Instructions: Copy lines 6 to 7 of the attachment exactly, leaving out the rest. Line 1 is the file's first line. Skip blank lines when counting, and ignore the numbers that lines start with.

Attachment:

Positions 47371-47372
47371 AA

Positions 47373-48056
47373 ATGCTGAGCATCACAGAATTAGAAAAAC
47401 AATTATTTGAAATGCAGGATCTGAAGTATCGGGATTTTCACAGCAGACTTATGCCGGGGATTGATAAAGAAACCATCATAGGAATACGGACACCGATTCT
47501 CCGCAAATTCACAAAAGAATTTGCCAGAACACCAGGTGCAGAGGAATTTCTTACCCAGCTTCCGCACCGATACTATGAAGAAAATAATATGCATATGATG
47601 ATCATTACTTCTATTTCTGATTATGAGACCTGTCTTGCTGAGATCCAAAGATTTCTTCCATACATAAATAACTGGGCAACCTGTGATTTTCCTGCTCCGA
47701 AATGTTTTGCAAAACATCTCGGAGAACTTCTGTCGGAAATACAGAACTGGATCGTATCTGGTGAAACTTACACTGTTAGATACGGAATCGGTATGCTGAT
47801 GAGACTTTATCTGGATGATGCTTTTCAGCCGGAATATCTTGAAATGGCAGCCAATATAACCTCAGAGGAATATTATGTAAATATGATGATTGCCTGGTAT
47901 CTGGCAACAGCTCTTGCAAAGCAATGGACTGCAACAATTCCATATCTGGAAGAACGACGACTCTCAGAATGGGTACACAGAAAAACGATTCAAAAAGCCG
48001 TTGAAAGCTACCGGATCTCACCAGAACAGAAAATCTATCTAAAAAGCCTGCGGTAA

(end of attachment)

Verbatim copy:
47501 CCGCAAATTCACAAAAGAATTTGCCAGAACACCAGGTGCAGAGGAATTTCTTACCCAGCTTCCGCACCGATACTATGAAGAAAATAATATGCATATGATG
47601 ATCATTACTTCTATTTCTGATTATGAGACCTGTCTTGCTGAGATCCAAAGATTTCTTCCATACATAAATAACTGGGCAACCTGTGATTTTCCTGCTCCGA